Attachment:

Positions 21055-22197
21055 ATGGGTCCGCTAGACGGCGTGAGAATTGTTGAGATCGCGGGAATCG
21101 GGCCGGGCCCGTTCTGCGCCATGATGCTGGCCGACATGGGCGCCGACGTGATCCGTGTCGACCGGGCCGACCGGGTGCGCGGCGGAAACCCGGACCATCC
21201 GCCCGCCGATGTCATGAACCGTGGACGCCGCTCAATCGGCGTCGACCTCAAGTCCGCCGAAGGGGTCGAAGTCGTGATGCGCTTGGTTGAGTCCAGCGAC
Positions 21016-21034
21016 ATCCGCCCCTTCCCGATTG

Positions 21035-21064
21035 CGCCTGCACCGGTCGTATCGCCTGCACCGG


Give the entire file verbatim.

Positions 21055-22197
21055 ATGGGTCCGCTAGACGGCGTGAGAATTGTTGAGATCGCGGGAATCG
21101 GGCCGGGCCCGTTCTGCGCCATGATGCTGGCCGACATGGGCGCCGACGTGATCCGTGTCGACCGGGCCGACCGGGTGCGCGGCGGAAACCCGGACCATCC
21201 GCCCGCCGATGTCATGAACCGTGGACGCCGCTCAATCGGCGTCGACCTCAAGTCCGCCGAAGGGGTCGAAGTCGTGATGCGCTTGGTTGAGTCCAGCGAC
Positions 21016-21034
21016 ATCCGCCCCTTCCCGATTG

Positions 21035-21064
21035 CGCCTGCACCGGTCGTATCGCCTGCACCGG